An unnamed man (later revealed to be Harry) says that it’s “marvelous” that something is “painless,” but he apologizes to his unnamed companion (his wife Helen) for its “odor.” Laying on a cot under a mimosa tree, Harry wonders if the circling birds are drawn by this smell or by the sight of him. The birds have been circling since “the day the truck broke down,” but they haven’t touched the ground until today—a fact he notices because he planned to “use them in a story” someday.
Hemingway begins right in the middle of the action with little context. That he withholds the characters’ names and the details of their situation echoes their sense of powerlessness. Slowly, the facts emerge: the circling scavenger birds indicate the presence of death, while the reference to the broken-down truck reveals that the characters are stranded in the wilderness. One thing Hemingway does disclose about the characters themselves is that the man is a writer— a fact divulged even before his name, highlighting its central role in his identity.
Harry tells Helen that it’s “much easier if I talk,” but that he doesn’t want to bother her; she says that she’s only nervous because there’s nothing she can do until the plane comes. Helen asks what she can do to help, and Harry tells her that she could “take the leg off and that might stop it,” or she could shoot him. Barring that, Harry says that talking is “the easiest” because quarreling makes the time pass. Vowing not to quarrel “no matter how nervous we get,” Helen says that maybe someone will come for Harry today, but Harry says he doesn’t want to move, which Helen calls cowardly. Harry responds, “Can’t you let a man die as comfortably as he can without calling him names?”
Helen’s reasonableness contrasts with Harry’s antagonism as they quarrel. Helen chooses optimism in an attempt to calm and encourage them both, despite her nervousness and his defeatism. She also remains focused on possible solutions, even though actual ideas currently remain lacking. Meanwhile, Harry seems concerned only with how to pass the time, choosing to bicker instead of thinking positively or living his final hours with forgiveness and acceptance. Beyond indicating that they are very familiar with each other, this dynamic establishes their personal dispositions: Helen is caring and sensible, while Harry is argumentative and petulant.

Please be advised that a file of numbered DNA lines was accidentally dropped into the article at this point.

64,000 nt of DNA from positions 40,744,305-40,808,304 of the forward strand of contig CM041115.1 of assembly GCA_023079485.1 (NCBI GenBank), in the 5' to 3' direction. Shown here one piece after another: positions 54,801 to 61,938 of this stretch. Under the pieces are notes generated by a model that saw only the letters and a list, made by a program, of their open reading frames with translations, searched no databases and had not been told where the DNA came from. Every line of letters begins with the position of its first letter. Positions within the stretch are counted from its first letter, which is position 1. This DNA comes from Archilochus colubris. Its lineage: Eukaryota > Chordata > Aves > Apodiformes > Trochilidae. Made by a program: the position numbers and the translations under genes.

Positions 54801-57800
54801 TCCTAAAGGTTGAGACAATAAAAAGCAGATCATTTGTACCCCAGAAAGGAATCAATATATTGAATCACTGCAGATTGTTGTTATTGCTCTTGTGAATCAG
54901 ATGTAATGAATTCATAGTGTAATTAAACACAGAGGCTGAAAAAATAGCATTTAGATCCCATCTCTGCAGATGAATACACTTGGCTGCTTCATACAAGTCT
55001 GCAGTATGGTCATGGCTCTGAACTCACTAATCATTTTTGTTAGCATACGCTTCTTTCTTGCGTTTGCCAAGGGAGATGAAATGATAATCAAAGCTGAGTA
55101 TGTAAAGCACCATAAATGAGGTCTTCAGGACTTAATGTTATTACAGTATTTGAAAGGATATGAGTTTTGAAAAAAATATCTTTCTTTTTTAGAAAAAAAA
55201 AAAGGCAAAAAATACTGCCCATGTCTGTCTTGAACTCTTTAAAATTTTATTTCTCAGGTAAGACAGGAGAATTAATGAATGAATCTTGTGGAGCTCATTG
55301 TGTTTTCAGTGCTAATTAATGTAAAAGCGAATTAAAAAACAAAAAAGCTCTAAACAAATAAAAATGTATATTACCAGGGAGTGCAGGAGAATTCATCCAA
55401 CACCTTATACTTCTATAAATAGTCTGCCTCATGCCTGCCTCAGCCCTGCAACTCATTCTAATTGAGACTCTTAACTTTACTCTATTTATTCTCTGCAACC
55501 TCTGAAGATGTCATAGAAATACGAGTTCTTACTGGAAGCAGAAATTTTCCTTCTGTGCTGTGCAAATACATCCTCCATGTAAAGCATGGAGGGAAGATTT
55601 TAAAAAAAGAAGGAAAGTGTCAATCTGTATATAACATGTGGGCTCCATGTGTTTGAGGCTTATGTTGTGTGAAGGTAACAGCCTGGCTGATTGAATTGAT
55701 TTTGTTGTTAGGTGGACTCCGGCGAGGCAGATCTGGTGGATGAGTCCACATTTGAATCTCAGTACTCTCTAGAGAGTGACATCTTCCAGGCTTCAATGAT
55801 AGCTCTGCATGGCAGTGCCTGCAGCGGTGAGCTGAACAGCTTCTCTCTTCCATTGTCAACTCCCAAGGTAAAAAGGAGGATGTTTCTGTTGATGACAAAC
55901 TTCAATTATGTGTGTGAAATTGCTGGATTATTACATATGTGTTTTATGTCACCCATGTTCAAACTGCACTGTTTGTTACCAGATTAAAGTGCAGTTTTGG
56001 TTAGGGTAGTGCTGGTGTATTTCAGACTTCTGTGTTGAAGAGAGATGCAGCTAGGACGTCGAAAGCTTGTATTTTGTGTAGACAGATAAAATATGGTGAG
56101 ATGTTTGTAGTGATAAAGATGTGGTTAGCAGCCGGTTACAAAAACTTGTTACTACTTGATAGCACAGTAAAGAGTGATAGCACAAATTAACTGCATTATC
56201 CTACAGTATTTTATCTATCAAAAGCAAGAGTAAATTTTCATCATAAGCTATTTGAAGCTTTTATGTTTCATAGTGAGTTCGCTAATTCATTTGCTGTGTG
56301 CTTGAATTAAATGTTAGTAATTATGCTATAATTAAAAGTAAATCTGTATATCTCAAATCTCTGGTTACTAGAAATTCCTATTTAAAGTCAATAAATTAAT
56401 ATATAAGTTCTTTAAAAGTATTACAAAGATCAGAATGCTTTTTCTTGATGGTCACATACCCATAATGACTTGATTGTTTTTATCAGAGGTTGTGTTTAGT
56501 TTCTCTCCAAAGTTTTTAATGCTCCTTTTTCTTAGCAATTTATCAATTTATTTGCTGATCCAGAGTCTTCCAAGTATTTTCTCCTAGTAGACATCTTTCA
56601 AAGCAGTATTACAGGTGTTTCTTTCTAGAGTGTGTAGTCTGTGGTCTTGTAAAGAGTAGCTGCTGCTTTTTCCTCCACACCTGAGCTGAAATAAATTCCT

While Helen insists that Harry won’t die, Harry says that he is currently dying—“Ask those bastards,” he comments, referencing the circling birds. Helen tells him he won’t die if he doesn’t “give up,” and he calls her a “bloody fool.” The pair fall quiet and look across the plain at herds of gazelle and zebra in the bush. She offers to read to him, but he refuses. Instead they bicker about whether a new truck will come and whether he should have an alcoholic drink in his condition. She tells Harry their concerns are not so different, really. Harry orders a whiskey-soda from Molo despite her protests.
Here, the nature of their predicament becomes clearer: Harry is nearing death, although it remains uncertain exactly how. Harry is resigned to his fate and, given the presence of the scavenger birds, it seems he has some reason to be; death hangs in the air above them, reflected physically in the form of the birds. The description of the bush clarifies the setting of the story in the plains of Africa, in a camp offering relative comfort. During this round of arguing, Helen also uses Harry’s name for the first time, giving the reader further details about this dying writer. The pair are on holiday, it appears, and Harry ordering a drink from an African servant suggests they are financially comfortable. This gradual but steady stream of information reassures the reader all will be told in due course, establishing the narrative style and flow of the remainder of the story.
Harry thinks to himself that it’s really “all over,” and now he’ll never have the chance to “finish it.” He thinks about how since the gangrene started in his leg, the pain had left, and with it the horror of death. He feels great tiredness and anger, but no curiosity, even though the idea of death had obsessed him for years. Harry, still musing to himself, realizes now he will never have the opportunity to write all of the things he had saved up to write. Maybe he delayed it because he couldn’t do it anyway, he thinks, but now he’ll never know.